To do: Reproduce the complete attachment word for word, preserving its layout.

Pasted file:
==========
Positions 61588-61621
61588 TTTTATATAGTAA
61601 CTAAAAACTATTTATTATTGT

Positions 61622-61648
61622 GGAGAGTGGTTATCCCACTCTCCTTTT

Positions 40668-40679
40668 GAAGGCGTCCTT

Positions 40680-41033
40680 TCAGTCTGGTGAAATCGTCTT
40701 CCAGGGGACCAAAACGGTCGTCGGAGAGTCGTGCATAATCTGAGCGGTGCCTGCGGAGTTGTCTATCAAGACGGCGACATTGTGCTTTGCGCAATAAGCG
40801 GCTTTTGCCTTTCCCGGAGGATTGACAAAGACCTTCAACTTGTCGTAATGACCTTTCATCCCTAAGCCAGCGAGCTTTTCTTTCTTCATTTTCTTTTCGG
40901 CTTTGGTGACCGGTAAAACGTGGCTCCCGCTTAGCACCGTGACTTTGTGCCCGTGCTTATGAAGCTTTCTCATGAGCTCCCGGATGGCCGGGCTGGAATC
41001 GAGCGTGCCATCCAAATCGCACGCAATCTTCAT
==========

Positions 61588-61621
61588 TTTTATATAGTAA
61601 CTAAAAACTATTTATTATTGT

Positions 61622-61648
61622 GGAGAGTGGTTATCCCACTCTCCTTTT

Positions 40668-40679
40668 GAAGGCGTCCTT

Positions 40680-41033
40680 TCAGTCTGGTGAAATCGTCTT
40701 CCAGGGGACCAAAACGGTCGTCGGAGAGTCGTGCATAATCTGAGCGGTGCCTGCGGAGTTGTCTATCAAGACGGCGACATTGTGCTTTGCGCAATAAGCG
40801 GCTTTTGCCTTTCCCGGAGGATTGACAAAGACCTTCAACTTGTCGTAATGACCTTTCATCCCTAAGCCAGCGAGCTTTTCTTTCTTCATTTTCTTTTCGG
40901 CTTTGGTGACCGGTAAAACGTGGCTCCCGCTTAGCACCGTGACTTTGTGCCCGTGCTTATGAAGCTTTCTCATGAGCTCCCGGATGGCCGGGCTGGAATC
41001 GAGCGTGCCATCCAAATCGCACGCAATCTTCAT